Prior to her stepping down over anti-Israeli tweets, news that L’Oreal had featured their first hijab-wearing woman, Amena Khan, in a shampoo advert caused a stir on social media this week. The “history-making” decision was initially praised as just one of many measures that have sought to integrate minority communities, particularly Muslims into mainstream branding, from Revlon hiring YouTuber Dina Torkia and Vogue featuring hijab-wearing model Halima Aden, to Barbie launching their first doll in the image of American fencer Ibtihaj Muhammad.
Whilst Muslim women tend to feature more in such adverts than their male counterparts, this phenomenon is not limited to one demographic. Throughout modern history, all minorities have sought prominent positions of leadership or fame in an effort to increase their influence and promote acceptance.
It is based on this idea that Muslims, especially visibly Muslim women, are encouraged to seek out and embrace platforms that will let them be seen by millions as “normal” people, in an effort to defuse hatred and fear. The question is, does this actually work?
Celebrating the exception
Despite being a regularly toted idea, upon further scrutiny, it is clear that the idea of representation leading to empowerment has not always produced results. There are many instances where even when minorities reach extremely high public positions, public opinion fails to keep up. A recent example can be seen by the former US President Barack Obama, who was celebrated for being the first African American president, with journalists and analysts hailing a new era of history and the end of racism. Yet it was during his two terms in office that the Black Lives Matter movement was launched, in protest of the perpetual dismissal of discrimination and abuse within state institutions and rampant police brutality.
To the supposed new era of history, one can assess how much of a difference Obama made in public sentiment, given the election of the proven racist, sexist and elitist that is Donald Trump.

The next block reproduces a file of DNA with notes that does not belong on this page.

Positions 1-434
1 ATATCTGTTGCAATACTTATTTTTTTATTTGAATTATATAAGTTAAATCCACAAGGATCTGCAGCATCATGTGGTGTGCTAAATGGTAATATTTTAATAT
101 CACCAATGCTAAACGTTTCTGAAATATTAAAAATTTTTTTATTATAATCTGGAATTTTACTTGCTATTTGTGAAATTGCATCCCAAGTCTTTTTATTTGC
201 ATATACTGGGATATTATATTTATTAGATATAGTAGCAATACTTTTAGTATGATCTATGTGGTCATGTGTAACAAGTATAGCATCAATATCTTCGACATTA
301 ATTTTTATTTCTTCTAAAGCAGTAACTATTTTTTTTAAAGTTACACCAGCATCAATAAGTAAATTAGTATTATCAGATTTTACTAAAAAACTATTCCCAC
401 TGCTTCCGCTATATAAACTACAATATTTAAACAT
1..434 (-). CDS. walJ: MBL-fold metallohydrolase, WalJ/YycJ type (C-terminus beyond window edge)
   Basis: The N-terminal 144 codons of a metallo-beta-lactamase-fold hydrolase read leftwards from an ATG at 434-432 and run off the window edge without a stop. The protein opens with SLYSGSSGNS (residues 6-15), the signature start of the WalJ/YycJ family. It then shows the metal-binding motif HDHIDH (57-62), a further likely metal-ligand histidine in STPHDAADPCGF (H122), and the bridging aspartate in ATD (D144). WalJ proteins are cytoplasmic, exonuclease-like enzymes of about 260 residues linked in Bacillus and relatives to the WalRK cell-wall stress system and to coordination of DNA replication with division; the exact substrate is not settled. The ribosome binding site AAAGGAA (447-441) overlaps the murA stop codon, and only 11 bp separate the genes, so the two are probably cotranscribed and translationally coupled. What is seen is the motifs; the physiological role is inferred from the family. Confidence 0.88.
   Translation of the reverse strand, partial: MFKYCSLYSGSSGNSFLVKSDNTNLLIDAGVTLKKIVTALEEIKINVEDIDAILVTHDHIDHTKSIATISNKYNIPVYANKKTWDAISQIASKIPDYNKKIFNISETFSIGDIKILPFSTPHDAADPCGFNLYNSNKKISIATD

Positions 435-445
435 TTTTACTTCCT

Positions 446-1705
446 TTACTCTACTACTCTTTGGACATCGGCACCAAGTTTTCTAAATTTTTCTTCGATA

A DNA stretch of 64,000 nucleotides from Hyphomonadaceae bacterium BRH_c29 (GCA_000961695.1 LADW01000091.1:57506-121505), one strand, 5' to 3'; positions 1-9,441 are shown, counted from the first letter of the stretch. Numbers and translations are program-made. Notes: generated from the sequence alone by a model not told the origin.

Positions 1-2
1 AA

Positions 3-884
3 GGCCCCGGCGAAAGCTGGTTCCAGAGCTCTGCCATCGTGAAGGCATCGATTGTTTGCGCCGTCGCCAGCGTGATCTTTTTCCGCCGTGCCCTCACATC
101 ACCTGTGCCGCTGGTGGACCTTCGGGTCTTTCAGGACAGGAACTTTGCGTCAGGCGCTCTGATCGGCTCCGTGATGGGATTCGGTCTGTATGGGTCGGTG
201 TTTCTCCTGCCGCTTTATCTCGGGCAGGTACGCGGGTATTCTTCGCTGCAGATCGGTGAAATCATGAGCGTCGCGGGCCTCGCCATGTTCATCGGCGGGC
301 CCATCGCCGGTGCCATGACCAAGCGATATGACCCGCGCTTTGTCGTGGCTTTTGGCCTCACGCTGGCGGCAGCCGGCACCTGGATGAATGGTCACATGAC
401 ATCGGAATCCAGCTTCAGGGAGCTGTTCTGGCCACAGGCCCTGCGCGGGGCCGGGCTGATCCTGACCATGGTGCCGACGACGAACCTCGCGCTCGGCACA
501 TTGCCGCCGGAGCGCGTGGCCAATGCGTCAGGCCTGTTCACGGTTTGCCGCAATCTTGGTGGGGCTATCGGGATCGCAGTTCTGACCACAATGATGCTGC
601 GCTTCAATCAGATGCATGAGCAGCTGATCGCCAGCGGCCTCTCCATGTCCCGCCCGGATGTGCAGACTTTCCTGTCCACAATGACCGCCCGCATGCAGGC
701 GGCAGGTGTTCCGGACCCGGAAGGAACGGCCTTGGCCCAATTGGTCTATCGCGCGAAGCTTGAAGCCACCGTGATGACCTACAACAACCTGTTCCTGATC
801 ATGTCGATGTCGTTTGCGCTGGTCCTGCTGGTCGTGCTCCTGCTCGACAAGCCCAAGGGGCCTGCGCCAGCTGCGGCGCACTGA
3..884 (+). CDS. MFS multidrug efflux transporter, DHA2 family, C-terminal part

The inevitable result of the promotion of specific individuals, in absence of the principles as to why the “other” should be accepted, results in any successful persons being seen as the exception to the stereotypical norm. Rather than humanising the masses, representation creates an acceptance of a specific personality and hinges upon the individual possessing certain celebrated traits, only approved if deemed the ‘model’ Japanese citizen, the ‘educated’ black man, or the ‘beautiful’ hijabi makeup artist. Communities are infinitely diverse, such that not everyone will be featured in the mainstream. consequently, basing societal acceptance on representation is neither feasible nor effective.
Additionally, when it comes to Muslim women, there is a clear promotion of a certain segment of this demographic, largely a hijab-wearing, fashionable, photogenic social media star, with their profession usually revolving around their appearance and/or their stereotype-breaking abilities. The result: Muslim women that aren’t fashionable, that aren’t stereotype breaking, that may be more conservative, are relegated to the oppressed, submissive label once again.
So progress has been seen for a certain segment of society who have proven they are ‘just like everyone else’, but have not changed the fundamental issue: discrimination should not be tolerated.
An intolerance of values